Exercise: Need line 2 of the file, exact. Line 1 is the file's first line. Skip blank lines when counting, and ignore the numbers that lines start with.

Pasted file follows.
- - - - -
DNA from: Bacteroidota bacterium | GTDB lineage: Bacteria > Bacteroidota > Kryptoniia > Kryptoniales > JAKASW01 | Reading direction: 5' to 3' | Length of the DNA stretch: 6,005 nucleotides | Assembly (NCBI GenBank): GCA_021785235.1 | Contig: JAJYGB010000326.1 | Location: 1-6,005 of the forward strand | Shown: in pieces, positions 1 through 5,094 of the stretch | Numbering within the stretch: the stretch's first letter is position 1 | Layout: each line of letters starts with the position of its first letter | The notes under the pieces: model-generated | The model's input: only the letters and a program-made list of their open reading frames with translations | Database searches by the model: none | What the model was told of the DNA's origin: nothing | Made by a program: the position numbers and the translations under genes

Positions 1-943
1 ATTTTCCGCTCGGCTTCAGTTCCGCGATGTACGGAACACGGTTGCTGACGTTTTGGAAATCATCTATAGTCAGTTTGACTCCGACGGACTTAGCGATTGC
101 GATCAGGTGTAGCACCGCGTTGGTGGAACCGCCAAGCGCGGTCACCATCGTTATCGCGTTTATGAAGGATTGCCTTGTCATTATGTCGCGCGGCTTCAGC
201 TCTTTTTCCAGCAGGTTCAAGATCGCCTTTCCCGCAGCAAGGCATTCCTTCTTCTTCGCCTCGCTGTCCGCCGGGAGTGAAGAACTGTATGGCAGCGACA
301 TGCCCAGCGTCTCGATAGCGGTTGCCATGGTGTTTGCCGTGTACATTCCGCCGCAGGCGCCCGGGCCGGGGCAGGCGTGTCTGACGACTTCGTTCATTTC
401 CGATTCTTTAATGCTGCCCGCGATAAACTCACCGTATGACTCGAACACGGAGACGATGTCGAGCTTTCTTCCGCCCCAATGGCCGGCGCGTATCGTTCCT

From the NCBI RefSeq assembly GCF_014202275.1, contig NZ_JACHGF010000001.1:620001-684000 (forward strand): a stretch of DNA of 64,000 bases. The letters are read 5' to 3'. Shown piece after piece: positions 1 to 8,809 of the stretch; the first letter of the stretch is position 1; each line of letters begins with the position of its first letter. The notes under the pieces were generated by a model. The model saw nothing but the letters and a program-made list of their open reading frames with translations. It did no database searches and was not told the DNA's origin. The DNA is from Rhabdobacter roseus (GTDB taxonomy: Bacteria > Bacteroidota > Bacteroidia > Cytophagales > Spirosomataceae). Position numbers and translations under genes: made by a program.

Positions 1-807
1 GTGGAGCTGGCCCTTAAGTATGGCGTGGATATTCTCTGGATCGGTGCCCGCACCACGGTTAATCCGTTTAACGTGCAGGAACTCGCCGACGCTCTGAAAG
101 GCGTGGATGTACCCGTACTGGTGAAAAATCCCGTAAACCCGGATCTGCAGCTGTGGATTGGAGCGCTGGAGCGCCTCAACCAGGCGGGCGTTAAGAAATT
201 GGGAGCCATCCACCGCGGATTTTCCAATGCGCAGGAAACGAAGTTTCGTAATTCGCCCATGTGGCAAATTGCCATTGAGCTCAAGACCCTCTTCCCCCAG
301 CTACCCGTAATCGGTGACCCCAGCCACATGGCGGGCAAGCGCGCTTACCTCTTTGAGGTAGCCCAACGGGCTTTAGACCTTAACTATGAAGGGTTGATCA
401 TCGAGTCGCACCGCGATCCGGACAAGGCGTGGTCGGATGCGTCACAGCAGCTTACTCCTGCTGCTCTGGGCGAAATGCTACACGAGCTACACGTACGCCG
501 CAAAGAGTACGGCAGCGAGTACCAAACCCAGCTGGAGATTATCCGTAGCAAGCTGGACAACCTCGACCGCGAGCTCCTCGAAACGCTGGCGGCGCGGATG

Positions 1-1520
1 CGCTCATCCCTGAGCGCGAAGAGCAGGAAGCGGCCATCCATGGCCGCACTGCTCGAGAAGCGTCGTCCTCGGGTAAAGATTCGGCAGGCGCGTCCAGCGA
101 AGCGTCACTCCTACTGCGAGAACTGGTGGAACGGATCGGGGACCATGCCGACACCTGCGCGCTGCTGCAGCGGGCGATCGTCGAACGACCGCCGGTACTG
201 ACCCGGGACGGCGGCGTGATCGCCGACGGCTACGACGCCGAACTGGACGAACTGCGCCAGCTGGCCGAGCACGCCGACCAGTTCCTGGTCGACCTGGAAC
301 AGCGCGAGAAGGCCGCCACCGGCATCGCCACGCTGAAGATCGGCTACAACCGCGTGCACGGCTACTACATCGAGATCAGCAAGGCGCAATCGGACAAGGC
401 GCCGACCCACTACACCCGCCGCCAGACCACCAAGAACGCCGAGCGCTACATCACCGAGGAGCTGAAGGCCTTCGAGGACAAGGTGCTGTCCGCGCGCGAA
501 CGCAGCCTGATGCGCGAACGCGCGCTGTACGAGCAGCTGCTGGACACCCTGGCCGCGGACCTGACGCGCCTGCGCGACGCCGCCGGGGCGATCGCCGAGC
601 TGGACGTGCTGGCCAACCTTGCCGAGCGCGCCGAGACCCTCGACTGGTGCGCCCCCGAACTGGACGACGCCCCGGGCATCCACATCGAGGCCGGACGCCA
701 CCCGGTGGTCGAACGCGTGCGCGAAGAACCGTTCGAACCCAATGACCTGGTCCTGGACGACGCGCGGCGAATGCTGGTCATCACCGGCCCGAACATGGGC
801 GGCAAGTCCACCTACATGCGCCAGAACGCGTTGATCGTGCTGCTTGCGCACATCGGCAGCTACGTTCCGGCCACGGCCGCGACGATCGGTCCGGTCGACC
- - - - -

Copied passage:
Positions 1-943